The momentum of the cottage garden trend in the built landscape was propelled largely by the writings coming out of England beginning in the late 1800’s. In Particular, the works of William Robinson (1838-1935), a professional gardener and self-taught botanist most effectively communicated this style, which calls for low maintenance planting schemes and the use of native plant material. This concept was considered to be a reaction against the intricate and costly estate and public gardens that changed flower beds multiple times a season[2]. Robinson was a horticultural correspondent to The Times, and found early success with the book The Wild Garden, which advocated for the underrated and less known native bulbs, perennials, and shrubs. The book also carried the overarching principle that gardens should celebrate the flora of the season as intended by Mother Nature, and thoughtful synchronization through just planting would greatly lessen their maintenance requirements[3].These ideas resonated greatly with both the British and Americans abroad. This was mainly due to the concept’s appreciation for a naturalistic landscape design approach, but also because this style posed an outlet of expression for the imaginative gardener. For the first time in the history of the modern world, artistic as well as scientific relationships between plants were closely studied, signaling a significant turn from the purely cosmetic to a deep ecological regard[4].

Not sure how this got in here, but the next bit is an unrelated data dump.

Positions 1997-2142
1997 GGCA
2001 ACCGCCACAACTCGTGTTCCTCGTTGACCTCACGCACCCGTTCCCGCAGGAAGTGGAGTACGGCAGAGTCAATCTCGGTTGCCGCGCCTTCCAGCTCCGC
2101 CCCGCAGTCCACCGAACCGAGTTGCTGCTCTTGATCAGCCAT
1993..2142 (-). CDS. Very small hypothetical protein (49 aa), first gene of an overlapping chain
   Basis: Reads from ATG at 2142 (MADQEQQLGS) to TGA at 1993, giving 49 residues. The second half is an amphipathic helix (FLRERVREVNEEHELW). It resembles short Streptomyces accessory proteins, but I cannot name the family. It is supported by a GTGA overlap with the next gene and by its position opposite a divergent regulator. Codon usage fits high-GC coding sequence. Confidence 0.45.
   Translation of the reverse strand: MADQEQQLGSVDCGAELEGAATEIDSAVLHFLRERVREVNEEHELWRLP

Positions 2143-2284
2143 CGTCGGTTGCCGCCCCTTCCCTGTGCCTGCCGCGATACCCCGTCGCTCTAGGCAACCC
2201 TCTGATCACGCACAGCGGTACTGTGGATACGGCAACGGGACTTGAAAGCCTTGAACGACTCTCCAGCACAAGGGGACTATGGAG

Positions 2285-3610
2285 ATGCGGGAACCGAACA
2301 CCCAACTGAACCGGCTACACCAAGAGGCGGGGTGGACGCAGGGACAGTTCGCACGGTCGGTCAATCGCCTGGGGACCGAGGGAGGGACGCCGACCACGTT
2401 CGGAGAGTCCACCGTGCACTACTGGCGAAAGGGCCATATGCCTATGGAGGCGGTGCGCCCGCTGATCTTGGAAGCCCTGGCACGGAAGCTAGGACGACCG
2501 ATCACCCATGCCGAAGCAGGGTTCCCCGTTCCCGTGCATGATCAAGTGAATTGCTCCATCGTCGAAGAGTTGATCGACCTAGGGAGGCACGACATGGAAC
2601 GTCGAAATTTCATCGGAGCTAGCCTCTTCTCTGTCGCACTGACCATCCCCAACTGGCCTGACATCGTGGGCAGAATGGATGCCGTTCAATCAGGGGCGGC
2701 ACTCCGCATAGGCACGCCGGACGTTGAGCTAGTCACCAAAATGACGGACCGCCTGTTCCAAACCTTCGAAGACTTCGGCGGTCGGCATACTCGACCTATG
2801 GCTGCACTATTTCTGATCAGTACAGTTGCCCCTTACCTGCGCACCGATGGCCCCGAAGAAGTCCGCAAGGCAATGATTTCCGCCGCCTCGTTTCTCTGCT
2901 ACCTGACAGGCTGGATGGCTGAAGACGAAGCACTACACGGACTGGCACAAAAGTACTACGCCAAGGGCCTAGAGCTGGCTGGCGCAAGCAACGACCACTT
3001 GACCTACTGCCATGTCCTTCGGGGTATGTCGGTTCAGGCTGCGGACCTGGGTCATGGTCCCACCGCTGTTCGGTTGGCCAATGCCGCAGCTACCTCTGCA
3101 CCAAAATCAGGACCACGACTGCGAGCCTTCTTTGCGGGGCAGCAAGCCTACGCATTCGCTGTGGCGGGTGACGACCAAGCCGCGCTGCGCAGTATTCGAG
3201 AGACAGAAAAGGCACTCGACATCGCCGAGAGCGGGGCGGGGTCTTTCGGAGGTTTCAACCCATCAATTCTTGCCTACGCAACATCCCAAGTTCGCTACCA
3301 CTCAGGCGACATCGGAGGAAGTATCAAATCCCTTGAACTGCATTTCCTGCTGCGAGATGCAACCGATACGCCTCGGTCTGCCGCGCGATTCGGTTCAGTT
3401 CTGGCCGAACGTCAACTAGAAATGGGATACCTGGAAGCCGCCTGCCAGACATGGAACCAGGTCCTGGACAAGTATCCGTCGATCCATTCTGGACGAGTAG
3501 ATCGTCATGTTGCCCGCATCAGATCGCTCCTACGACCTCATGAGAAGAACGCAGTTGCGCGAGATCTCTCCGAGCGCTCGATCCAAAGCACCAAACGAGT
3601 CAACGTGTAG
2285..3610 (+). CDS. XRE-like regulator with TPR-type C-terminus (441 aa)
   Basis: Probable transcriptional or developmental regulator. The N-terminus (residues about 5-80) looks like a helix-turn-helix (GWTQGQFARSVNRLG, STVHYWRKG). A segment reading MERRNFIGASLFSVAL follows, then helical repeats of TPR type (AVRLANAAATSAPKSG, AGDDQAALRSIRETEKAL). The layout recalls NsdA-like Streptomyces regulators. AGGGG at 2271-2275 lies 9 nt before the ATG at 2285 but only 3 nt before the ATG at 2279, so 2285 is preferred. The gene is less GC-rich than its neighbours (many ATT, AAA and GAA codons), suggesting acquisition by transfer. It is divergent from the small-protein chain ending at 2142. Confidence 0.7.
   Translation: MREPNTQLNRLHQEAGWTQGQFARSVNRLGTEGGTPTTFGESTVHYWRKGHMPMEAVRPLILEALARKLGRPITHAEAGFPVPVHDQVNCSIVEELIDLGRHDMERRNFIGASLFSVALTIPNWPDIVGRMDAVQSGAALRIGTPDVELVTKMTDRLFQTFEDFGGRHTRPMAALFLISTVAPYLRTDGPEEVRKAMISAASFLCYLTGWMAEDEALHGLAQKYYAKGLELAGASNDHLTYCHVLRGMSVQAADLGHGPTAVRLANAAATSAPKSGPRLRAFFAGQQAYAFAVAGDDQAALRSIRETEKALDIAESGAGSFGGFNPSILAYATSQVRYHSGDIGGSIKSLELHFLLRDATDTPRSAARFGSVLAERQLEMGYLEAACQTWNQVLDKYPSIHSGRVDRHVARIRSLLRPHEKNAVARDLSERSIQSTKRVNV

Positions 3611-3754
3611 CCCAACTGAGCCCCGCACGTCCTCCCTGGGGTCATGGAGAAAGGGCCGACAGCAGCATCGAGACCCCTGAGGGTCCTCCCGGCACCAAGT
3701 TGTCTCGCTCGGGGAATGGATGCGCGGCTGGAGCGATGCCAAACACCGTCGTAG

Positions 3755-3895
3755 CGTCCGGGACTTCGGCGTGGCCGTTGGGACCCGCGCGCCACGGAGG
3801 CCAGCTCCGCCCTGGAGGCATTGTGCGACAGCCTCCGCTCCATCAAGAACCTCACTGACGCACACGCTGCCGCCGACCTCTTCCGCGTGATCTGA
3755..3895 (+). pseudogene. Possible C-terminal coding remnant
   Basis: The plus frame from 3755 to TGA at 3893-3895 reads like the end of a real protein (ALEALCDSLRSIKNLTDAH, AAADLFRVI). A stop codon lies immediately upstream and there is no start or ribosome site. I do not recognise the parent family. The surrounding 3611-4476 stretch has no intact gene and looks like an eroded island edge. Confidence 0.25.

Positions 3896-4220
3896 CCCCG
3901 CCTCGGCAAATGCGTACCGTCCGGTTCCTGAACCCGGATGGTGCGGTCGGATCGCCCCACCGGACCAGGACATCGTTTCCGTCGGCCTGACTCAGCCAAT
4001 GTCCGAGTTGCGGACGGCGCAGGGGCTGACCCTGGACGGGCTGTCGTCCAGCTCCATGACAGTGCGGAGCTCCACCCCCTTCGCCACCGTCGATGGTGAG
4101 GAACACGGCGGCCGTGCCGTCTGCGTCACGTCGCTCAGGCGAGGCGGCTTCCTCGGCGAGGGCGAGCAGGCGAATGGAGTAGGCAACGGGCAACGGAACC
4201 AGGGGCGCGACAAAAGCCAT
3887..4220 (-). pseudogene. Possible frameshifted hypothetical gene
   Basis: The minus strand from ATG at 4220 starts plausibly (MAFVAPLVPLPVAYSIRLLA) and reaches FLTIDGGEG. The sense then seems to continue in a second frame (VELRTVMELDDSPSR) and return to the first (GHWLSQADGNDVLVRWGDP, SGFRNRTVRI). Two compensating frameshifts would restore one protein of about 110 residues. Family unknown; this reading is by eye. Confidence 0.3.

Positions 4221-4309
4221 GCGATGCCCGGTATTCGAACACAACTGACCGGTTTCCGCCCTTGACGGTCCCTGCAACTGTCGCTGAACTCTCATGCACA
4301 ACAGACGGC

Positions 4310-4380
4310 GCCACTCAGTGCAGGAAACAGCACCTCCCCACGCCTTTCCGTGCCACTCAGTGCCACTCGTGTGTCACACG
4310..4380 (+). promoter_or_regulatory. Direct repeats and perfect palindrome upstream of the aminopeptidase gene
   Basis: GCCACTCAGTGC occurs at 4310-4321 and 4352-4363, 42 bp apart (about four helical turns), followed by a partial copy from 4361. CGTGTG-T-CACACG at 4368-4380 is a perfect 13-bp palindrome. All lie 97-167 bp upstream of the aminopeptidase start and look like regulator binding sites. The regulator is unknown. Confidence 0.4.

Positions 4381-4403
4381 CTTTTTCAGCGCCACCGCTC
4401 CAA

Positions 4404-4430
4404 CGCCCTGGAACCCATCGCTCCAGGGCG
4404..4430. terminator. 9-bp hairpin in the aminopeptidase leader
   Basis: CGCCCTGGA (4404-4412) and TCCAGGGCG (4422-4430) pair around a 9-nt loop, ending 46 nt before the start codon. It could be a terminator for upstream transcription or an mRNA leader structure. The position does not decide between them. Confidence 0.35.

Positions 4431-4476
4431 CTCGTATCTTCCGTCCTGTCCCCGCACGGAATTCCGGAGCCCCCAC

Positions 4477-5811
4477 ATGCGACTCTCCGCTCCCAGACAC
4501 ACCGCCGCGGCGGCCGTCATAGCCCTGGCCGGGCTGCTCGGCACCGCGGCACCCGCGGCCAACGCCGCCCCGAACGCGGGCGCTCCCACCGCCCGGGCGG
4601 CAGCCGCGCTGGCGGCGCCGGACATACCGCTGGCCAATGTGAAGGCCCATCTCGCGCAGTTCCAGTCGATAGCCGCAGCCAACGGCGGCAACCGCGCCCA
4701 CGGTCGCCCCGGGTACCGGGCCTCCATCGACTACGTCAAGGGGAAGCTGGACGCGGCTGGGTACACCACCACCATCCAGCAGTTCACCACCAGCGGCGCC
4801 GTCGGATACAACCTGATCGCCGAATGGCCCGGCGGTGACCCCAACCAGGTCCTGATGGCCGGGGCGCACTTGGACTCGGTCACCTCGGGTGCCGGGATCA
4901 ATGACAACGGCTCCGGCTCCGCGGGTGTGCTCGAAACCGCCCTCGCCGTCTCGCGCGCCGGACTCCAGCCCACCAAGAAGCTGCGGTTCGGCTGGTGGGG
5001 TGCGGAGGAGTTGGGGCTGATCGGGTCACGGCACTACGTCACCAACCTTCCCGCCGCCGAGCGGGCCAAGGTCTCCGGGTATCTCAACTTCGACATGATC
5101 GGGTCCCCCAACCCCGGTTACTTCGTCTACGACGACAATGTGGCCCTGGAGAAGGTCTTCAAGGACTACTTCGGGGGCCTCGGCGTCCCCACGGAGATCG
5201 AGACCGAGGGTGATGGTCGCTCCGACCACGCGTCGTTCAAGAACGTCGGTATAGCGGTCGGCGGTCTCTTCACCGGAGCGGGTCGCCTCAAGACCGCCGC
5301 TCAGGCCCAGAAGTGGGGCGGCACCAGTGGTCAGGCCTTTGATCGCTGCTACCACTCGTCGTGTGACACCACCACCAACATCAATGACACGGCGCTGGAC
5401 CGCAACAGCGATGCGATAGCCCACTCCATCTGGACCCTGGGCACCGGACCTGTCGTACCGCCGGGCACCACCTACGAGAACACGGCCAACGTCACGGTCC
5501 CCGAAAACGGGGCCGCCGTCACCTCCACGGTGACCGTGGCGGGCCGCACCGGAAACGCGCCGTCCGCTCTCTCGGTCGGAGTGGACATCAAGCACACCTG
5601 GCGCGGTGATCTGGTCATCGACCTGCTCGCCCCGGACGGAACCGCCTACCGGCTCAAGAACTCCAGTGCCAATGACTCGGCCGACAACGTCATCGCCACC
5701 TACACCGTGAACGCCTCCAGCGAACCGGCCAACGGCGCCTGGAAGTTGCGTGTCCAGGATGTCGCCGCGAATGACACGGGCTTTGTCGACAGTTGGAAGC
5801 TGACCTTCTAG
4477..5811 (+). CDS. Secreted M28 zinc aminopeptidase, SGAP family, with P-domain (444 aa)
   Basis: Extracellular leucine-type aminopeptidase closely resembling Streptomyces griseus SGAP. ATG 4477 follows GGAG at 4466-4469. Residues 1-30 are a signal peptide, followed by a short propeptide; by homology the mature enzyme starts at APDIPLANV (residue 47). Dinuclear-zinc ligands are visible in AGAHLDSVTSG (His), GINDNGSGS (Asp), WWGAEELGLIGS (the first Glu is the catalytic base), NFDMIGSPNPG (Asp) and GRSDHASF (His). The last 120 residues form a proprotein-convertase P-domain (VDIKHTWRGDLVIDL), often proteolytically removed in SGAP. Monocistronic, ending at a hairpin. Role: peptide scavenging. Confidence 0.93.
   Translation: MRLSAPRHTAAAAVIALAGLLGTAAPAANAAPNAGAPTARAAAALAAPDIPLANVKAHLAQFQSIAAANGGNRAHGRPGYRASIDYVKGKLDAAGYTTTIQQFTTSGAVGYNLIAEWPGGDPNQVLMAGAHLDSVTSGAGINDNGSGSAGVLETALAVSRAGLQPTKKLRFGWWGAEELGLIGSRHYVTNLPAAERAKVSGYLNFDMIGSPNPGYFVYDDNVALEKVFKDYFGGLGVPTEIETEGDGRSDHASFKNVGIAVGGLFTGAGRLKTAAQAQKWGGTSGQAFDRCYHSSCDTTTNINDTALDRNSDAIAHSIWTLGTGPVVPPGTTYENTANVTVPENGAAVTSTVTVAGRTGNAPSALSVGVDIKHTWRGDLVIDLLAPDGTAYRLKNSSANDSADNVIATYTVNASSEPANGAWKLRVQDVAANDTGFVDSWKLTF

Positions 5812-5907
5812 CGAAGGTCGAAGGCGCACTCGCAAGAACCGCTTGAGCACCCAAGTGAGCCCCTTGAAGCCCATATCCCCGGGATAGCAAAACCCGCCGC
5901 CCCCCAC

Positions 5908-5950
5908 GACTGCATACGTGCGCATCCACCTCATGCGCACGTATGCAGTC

Another proponent was Gertrude Jekyll (1843-1932), the noted landscape designer who became acclaimed for her writings in The Garden, a weekly periodical founded by Robinson. Jekyll’s work aimed to build upon the tenets of Robinson, and add insight to planting aesthetics with regard to color, grouping, and texture[5]. Among her best known works are the Glebe House in Connecticut, Munstead House in England, and the Parc des Moutiers in France.